Azara Blog: New planning application for Simoco site

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Date published: 2006/01/09

The Cambridge Evening News says:

Developers have reignited residents' fury over plans to build hundreds of homes on flood-prone land.

After buying the former Simoco site in Chesterton, Cambridge, from Countryside Properties - which fought a long battle in 2003 with residents to gain permission for a £20 million development - Redeham Homes has resubmitted a planning application.

Stunned locals say they are shocked at the plans to build 329 homes instead of the original 224.

After finally accepting Countryside's plans in 2003, they fear the extra 100 properties will cause traffic chaos around the site, which is close to St Andrew's Road and Church Street, Chesterton.

Redeham says it is following Government guidelines and satisfying demand.

Michael Bond, of High Street, Chesterton, secretary of Old Chesterton Residents' Association, said: "Countryside had two goes at it before they came up with something we could accept.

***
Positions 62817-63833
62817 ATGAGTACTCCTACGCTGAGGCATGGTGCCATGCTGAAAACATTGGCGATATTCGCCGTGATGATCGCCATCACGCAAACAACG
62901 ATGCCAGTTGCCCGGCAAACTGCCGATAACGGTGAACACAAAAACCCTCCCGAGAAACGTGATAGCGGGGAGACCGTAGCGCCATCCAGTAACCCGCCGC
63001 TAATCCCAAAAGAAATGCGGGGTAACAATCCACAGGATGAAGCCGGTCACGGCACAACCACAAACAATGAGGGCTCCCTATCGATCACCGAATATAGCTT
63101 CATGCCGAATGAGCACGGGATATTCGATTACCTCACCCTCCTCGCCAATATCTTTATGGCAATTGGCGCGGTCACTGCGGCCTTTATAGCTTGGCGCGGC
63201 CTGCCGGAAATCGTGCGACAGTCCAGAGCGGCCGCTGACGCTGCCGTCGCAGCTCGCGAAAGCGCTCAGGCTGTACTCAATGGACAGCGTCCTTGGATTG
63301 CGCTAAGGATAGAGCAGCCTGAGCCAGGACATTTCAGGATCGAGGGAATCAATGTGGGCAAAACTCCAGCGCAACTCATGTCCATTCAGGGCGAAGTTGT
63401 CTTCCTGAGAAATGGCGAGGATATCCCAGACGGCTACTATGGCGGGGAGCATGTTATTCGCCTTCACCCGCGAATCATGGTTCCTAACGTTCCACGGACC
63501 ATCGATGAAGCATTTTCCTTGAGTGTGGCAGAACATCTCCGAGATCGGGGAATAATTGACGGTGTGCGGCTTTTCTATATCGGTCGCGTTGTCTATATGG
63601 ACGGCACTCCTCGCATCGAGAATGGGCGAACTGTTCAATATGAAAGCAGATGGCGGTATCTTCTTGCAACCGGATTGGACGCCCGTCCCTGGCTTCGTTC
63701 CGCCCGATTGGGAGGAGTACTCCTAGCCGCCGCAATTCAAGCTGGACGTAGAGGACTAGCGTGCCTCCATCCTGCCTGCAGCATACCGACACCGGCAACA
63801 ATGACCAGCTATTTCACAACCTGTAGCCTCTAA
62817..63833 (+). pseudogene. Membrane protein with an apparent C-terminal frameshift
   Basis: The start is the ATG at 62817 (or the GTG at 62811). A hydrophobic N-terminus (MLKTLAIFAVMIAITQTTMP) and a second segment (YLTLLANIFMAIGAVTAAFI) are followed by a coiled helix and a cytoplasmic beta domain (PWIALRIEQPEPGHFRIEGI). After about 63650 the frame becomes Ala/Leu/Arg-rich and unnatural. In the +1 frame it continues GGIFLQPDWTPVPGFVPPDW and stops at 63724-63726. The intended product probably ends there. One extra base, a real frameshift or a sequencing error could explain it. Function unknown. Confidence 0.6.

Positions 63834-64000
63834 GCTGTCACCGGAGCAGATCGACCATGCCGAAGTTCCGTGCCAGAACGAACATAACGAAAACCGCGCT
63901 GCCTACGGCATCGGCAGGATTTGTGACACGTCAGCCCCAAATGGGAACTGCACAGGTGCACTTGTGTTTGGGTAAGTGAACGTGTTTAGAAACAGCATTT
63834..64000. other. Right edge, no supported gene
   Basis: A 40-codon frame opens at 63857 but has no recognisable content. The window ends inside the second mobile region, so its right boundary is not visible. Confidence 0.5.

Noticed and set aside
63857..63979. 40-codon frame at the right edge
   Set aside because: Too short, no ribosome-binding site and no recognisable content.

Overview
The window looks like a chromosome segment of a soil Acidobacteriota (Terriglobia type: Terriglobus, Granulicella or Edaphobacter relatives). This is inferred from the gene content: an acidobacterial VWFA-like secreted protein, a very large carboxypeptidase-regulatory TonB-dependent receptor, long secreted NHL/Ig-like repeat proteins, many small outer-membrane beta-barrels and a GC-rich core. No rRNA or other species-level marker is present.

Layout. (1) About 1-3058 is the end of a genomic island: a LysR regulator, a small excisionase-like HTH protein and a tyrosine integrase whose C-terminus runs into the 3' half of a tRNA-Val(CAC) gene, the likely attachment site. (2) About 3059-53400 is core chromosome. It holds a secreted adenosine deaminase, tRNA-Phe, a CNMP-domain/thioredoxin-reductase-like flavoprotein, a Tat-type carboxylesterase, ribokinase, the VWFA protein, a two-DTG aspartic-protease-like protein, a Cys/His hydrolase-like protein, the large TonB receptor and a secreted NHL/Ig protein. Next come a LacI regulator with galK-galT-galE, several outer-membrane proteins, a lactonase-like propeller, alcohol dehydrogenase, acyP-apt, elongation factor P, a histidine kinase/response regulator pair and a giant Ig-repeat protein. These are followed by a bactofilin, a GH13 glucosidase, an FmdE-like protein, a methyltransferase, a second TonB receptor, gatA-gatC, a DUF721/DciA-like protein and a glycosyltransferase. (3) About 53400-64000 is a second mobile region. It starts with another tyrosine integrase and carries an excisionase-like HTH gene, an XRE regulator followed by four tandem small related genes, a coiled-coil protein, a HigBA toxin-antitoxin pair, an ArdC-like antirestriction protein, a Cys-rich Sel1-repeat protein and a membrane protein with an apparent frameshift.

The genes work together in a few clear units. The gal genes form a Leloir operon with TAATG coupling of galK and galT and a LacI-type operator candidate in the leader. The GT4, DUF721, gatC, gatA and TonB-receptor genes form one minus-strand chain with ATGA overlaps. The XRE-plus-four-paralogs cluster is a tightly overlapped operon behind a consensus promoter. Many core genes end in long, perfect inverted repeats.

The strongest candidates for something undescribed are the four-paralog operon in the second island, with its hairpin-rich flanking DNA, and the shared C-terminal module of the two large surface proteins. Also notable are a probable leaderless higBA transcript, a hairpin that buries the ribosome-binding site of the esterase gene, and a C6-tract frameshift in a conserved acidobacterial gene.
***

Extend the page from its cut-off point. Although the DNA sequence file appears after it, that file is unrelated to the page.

"This increase comes on top of what was already considered by many to be an excessively high density of development in a location poorly served by public transport and at a significant distance from most local facilities.

"We just want to see high- quality developments future generations will thank us for."

Redeham want to replace 72 planned homes, mainly four-bedroom ones, with 177 replacements, made up of mainly one and two-bedroom flats and houses.

Gerry Mangan, for Redeham, said: "The submission is in line with Government policy and is supported by our planning and traffic consultants' assessments.

"The original units were too large and there was no real demand for them."

Mr Mangan said the design would encourage cycling and walking using the new £1.8 million pedestrian and cycle bridge at Riverside.

Redeham will exhibit the proposals at St Andrews Hall, St Andrew's Road, from 7-9pm on Wednesday.

The former factory site hit the headlines in 2001 when the area was completely covered in water after some of the worst flooding ever seen in Cambridge. Building work began on the site last month.

Well, it does not sound like they are crowding too many more people on the site, just moving the housing downmarket. The main problem with this site is the potential for flooding. It flooded twice in 2001 (February and October) and once in 2003 (January). (See here for photos.) Of course you can build on raised beds or on stilts, but that is just likely to move the flooding problem somewhere else. It is totally irresponsible of the city to allow such a massive building programme on this site.

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